Soil bacteria may provide clues to curbing antibiotic resistance

Posted: 21 May 2014 10:31 AM PDT

Bacteria that naturally live in the soil have a vast collection of genes to fight off antibiotics, but they are much less likely to share these genes, a new study has revealed. Drug-resistant bacteria annually sicken 2 million Americans and kill at least 23,000. A driving force behind this growing public health threat is the ability of bacteria to share genes that provide antibiotic resistance.

Dolutegravir in HIV-1 infection: Added benefit in adult patients

Posted: 21 May 2014 07:20 AM PDT

Adults without pretreatment and adults with pretreatment for whom an integrase inhibitor is mandatory have fewer side effects under dolutegravir than under the comparator therapy. No added benefit could be determined for pretreated adults who do not require INIs (i. e. in whom no integrase inhibitor is indicated) and for adolescents above 12 years of age, because there were no study data.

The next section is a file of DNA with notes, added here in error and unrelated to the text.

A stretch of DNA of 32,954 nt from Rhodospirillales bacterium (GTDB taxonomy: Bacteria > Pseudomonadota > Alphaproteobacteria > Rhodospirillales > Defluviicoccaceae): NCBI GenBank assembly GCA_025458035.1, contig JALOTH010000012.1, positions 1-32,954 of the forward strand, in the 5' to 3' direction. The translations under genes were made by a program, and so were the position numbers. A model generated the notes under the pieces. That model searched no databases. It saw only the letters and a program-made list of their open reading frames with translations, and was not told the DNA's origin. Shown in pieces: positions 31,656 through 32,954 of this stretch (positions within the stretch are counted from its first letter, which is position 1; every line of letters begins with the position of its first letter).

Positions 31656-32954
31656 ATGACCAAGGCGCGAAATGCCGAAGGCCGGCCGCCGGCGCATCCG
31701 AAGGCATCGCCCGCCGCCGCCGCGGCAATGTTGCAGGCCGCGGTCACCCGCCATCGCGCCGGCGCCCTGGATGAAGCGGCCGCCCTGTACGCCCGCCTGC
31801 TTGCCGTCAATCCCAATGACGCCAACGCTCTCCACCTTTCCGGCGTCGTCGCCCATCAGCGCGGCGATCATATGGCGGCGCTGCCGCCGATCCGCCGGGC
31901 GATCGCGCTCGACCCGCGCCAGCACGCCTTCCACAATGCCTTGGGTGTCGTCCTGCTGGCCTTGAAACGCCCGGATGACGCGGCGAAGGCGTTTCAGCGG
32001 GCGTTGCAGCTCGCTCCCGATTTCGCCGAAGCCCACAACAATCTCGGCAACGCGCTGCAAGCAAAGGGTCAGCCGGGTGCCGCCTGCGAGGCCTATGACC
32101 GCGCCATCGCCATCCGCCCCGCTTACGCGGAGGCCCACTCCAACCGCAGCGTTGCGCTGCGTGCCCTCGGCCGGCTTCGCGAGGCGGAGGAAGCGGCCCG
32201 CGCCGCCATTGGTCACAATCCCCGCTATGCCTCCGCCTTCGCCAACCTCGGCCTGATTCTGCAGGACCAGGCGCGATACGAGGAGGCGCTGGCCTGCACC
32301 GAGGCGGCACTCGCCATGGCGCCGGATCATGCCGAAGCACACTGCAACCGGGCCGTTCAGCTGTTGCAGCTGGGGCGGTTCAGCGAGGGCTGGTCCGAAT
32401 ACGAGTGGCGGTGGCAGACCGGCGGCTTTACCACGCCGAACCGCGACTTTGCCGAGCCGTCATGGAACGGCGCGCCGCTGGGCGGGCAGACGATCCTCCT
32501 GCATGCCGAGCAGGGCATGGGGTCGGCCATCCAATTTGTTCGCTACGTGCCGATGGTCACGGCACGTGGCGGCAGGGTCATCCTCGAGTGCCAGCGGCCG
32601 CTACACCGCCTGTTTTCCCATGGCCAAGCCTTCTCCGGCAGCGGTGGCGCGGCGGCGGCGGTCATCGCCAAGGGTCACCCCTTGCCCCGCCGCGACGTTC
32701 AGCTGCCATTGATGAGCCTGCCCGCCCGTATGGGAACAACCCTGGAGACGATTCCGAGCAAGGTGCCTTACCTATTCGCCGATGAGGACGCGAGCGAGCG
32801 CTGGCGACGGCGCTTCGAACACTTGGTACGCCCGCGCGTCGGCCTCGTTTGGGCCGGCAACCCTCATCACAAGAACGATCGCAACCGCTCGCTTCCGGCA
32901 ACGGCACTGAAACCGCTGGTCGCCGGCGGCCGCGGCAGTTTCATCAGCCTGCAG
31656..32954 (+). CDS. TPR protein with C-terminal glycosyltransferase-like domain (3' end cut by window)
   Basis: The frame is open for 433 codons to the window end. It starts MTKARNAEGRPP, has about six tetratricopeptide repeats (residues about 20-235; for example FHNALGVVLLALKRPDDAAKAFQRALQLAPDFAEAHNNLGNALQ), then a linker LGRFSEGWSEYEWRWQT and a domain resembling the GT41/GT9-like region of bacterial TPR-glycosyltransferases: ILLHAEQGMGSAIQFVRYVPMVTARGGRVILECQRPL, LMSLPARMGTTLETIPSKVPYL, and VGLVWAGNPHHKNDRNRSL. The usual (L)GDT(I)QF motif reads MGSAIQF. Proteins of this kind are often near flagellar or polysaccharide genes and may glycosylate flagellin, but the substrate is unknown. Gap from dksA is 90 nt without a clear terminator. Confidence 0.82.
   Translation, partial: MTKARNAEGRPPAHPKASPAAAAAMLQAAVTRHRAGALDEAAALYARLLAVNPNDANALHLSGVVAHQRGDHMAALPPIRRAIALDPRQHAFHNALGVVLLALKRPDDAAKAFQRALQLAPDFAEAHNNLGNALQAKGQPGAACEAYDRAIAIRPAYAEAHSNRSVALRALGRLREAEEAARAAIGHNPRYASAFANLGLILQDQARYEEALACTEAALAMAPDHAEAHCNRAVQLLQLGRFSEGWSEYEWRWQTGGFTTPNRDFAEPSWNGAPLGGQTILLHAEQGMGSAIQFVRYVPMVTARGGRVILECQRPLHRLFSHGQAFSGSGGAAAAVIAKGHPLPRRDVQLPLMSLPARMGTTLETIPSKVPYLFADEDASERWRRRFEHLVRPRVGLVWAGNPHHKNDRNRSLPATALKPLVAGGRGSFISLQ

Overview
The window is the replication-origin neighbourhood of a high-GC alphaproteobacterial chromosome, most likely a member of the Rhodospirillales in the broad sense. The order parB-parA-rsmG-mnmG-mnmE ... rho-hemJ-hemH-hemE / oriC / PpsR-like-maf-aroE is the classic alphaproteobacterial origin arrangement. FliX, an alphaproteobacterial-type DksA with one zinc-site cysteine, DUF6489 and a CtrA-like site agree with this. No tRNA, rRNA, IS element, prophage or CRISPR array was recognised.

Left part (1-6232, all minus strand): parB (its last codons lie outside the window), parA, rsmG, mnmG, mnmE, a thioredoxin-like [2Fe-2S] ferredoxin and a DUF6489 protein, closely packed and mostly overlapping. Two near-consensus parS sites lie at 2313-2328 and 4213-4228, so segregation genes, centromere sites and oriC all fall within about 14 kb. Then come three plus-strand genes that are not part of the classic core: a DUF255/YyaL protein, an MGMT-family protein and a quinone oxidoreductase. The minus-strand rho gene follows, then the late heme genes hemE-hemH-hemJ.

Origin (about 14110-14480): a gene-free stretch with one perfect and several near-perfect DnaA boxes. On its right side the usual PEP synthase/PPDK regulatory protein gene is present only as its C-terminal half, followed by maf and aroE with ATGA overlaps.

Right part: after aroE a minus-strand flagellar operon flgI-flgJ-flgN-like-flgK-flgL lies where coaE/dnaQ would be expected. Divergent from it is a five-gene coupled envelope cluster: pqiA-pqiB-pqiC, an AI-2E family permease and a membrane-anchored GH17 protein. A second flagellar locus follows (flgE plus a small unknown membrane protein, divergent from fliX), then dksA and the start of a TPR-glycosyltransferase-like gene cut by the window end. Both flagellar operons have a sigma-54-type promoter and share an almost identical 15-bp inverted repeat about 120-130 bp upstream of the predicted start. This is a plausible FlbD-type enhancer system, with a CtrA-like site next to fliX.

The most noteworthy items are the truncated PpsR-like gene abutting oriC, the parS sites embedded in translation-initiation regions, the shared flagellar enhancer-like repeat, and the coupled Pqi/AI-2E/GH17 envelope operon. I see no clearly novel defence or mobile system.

Lipid transport: Research breakthrough paves way for understanding serious diseases

Posted: 21 May 2014 07:20 AM PDT

New basic research reveals how the body's cells transport lipid. Defects in the mechanism can lead to serious neurological diseases, liver diseases and involuntary childlessness, and the new knowledge is an important step on the way to understanding and treating these diseases.

Device for stopping uncontrolled seizures implanted in patient

Posted: 21 May 2014 07:18 AM PDT

Last month the first hospital outside of a clinical trial site implanted a pacemaker-like device in the brain of a patient. This may be a game-changer for patients with epilepsy. The device, called the RNS System, was implanted April 17, 2014 in a patient with seizures that previously could not be controlled with medication, or intractable epilepsy. The patient has recovered completely from the surgery.

Could Carbon Monoxide Protect Against Anesthesia-Induced Neuroapoptosis?